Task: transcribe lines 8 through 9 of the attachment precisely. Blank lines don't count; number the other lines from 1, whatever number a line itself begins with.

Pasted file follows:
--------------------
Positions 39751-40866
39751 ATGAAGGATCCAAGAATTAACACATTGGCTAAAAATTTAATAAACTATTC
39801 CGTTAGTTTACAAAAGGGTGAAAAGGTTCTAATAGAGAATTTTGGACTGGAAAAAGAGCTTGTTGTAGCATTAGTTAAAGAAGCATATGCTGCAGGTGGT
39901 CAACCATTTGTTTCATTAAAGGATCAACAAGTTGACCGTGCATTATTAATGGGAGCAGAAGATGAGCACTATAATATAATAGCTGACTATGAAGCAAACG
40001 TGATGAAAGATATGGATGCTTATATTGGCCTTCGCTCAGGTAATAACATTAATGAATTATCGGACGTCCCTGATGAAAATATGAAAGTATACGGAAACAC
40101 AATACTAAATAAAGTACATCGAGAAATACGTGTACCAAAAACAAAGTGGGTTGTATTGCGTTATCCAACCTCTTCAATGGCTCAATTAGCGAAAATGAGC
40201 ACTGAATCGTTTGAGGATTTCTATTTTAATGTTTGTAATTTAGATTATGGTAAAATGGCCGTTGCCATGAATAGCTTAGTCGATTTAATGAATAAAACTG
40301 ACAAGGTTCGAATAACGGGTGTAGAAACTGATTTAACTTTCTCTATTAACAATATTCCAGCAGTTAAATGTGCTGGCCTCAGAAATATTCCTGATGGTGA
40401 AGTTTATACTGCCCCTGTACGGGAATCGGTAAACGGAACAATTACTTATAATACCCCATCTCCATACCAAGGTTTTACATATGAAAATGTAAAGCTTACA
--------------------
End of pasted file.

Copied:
40301 ACAAGGTTCGAATAACGGGTGTAGAAACTGATTTAACTTTCTCTATTAACAATATTCCAGCAGTTAAATGTGCTGGCCTCAGAAATATTCCTGATGGTGA
40401 AGTTTATACTGCCCCTGTACGGGAATCGGTAAACGGAACAATTACTTATAATACCCCATCTCCATACCAAGGTTTTACATATGAAAATGTAAAGCTTACA